As I have recently relocated to Louisville, I had the opportunity to attend the International Construction and Utility Equipment Exposition (ICUEE) in Louisville, Kentucky this past week. First, a big thanks to Gorilla for sending me. ICUEE is one of the biggest and coolest trade shows in construction, and I recommend it to anyone in the construction industry.
In addition to speaking with a few folks about industrial b2b marketing, I saw the unveiling of innovative equipment, startup launches and fascinating demos (rubber tires do conduct electricity, and stay far away from any downed wires, trust me). The learnings I’ll share from ICUEE fall into two categories, one, where construction is headed, and two, my observations of the most successful trade show booths.
1. Everything that can be automated will be automated
Many of the innovations unveiled at ICUEE would automate elements of the construction process. Whether through “smart” utility vehicles that come with advanced on-board software, remotely controlled and operated cranes for Tilt-Up concrete or automated trench shoring machines that eliminate manual digging — jobs of the future will require less labor. The job site will feature more trained operators and machinery, and projects will take less time.
2. Everything will be mapped, logged and put into a database
Assessing a job site and locating important features can slow down a project, while keeping track of the information can be inefficient and expensive. ICUEE saw the unveiling of software and database platforms that will make it easier to map every element of a job site and provide cheaper and faster information access. As much as we’re in the information age already, there will soon be even more data available in easy-to-use, on-demand platforms. In fact, one of our clients is leading the charge here with quality control documentation software that streamlines projects.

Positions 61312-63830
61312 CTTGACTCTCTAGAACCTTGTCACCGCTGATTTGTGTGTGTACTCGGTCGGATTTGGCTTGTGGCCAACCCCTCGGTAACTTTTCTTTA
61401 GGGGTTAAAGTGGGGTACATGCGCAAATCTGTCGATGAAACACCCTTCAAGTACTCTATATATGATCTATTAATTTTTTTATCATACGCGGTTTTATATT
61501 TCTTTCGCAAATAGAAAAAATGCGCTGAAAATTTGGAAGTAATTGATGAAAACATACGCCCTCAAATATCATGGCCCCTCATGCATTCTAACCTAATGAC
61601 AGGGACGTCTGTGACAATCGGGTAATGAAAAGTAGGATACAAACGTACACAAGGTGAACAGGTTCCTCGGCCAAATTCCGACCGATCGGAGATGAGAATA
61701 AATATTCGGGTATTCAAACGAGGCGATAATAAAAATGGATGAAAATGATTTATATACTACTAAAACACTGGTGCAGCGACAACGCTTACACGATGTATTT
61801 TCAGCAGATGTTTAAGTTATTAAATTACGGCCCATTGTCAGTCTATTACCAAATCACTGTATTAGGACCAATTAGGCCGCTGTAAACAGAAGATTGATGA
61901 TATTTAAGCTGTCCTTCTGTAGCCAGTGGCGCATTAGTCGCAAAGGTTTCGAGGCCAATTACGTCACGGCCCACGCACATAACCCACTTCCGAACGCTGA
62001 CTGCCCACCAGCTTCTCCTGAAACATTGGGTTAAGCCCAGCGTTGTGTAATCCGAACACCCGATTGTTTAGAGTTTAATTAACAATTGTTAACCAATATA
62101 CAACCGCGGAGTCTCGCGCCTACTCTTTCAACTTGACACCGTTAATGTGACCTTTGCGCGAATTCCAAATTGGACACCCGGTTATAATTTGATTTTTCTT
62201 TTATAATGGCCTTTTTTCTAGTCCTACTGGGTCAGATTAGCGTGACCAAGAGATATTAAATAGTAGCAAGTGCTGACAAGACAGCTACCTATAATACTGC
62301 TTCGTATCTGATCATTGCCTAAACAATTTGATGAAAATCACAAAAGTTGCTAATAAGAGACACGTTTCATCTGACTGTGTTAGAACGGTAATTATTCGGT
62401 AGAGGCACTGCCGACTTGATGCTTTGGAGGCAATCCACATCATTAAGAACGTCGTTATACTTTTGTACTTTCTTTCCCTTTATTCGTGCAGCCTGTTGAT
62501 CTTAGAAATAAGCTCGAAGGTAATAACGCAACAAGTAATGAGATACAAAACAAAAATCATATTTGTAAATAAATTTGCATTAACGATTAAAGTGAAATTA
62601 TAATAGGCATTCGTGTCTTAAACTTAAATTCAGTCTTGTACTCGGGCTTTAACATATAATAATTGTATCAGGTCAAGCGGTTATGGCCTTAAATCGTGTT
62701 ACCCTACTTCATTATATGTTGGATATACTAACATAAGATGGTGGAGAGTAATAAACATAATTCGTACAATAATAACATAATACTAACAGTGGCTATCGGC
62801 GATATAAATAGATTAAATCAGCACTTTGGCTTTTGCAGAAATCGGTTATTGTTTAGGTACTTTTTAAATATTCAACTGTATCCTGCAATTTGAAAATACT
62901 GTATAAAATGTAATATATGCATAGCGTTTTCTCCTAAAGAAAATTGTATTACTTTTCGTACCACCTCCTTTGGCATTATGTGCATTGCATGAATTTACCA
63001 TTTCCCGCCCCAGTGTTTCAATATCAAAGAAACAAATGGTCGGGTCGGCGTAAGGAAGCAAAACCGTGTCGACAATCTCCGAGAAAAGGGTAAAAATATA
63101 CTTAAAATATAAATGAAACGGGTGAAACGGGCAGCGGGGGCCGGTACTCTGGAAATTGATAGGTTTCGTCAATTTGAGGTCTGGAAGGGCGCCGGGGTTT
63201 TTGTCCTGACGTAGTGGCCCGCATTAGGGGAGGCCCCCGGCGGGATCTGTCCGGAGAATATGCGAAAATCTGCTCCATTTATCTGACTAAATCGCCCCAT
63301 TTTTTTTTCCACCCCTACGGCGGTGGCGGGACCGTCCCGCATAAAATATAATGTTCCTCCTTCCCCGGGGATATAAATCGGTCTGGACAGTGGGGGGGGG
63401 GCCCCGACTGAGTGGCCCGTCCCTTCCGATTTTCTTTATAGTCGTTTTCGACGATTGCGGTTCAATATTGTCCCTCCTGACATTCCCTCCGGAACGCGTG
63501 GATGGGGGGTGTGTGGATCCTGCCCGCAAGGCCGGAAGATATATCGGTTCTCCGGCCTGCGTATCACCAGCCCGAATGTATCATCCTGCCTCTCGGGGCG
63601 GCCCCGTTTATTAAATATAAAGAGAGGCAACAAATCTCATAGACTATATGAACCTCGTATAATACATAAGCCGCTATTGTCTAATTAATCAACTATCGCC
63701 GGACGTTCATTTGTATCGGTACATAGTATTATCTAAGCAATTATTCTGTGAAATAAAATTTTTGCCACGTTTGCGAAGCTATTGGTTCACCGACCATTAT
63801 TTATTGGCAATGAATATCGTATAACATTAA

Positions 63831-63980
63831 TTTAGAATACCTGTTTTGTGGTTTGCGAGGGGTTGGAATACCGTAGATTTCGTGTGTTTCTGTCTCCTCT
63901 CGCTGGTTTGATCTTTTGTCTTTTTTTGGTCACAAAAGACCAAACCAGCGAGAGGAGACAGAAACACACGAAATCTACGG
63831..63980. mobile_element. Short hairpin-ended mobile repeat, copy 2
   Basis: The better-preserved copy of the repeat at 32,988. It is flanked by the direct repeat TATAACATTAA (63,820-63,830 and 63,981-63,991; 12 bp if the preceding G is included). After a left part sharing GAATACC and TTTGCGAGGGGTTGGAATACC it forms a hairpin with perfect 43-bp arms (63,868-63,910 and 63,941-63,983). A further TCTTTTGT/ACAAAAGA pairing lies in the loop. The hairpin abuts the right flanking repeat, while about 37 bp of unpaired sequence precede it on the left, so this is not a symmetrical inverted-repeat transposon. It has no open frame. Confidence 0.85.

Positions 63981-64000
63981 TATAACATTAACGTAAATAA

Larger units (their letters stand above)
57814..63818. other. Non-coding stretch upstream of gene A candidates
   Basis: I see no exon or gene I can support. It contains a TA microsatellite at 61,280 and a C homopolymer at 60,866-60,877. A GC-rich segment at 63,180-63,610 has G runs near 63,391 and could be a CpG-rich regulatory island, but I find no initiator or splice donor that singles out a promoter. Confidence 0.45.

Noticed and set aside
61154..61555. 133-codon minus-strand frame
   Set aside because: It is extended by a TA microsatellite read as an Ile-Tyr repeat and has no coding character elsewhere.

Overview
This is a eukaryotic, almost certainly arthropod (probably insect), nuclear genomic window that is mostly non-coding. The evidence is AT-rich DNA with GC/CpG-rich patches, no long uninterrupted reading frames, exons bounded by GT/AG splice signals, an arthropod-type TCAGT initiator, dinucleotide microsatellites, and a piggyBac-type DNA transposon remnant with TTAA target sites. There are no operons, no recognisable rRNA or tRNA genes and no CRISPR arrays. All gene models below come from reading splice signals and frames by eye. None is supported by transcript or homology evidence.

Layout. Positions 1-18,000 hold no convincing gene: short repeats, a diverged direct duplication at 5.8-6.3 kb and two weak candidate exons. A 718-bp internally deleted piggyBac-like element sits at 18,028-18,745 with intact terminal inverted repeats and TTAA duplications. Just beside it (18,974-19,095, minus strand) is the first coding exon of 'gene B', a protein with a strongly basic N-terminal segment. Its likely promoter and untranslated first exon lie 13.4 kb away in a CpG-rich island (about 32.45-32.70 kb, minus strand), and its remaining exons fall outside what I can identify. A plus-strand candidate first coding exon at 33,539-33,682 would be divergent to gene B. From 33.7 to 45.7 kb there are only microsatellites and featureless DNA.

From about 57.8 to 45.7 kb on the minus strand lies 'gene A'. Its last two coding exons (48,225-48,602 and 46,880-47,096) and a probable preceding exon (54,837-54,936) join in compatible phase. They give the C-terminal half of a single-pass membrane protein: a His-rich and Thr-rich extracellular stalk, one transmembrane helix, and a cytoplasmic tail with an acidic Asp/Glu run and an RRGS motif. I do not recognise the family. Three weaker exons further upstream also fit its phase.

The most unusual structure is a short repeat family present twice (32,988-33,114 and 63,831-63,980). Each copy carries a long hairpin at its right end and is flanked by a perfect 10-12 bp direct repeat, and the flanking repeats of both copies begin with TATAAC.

3. Every job should get safer
Each year, workers die and sustain injuries from preventable job-site accidents. It’s one of the biggest problems in the construction industry, so I find the possibilities of new technology particularly encouraging. Much of the equipment unveiled at the exposition would keep workers further away from harm and make jobs less dangerous.
4. Everyone thinks magic is cool — except maybe your neighbors
Switching gears, ICUEE was big enough to have intense booth competition. I’m talking massive utility vehicles suspended in mid-air, uniformed models, plus every kind of shiny light and gadget. How do you grab attention if you don’t have the budget for a massive floor space or heavy machinery for your booth? Bring a magician. Two small booths had magic and regularly drew an oversized audience. It was borderline shocking to see the promotion audiences would give them. One negative, their neighbors did seem a bit exasperated after seeing so many people at the magic demos, but even they seemed to appreciate the magic tricks.
5. Everyone listens to the loudest speaker
I’m not saying you should yell at people going by your booth or blare music louder than your trade show allows. But there’s nothing wrong with using a microphone. Somehow, the sound of a person speaking into a mic, whether it’s handheld or a headset, attracts a crowd. I saw it time and again at ICUEE.
Why should a marketing agency send someone to a construction exposition?
For one, ICUEE presented an opportunity to meet people in our target audience, interact with them and share a bit about industrial b2b marketing. Two, Gorilla 76 isn’t your typical marketing agency. For many of our clients, we plan and execute the majority of marketing initiatives, functioning as an integral part of their companies. Our clients, many of which are in the construction industry, depend heavily on our ability to understand their businesses and create accurate, technical content. We interview key players in our client companies, read industry publications and attend events like ICUEE to learn their businesses and industries. It’s all part of our effort to help our clients generate construction leads through inbound marketing.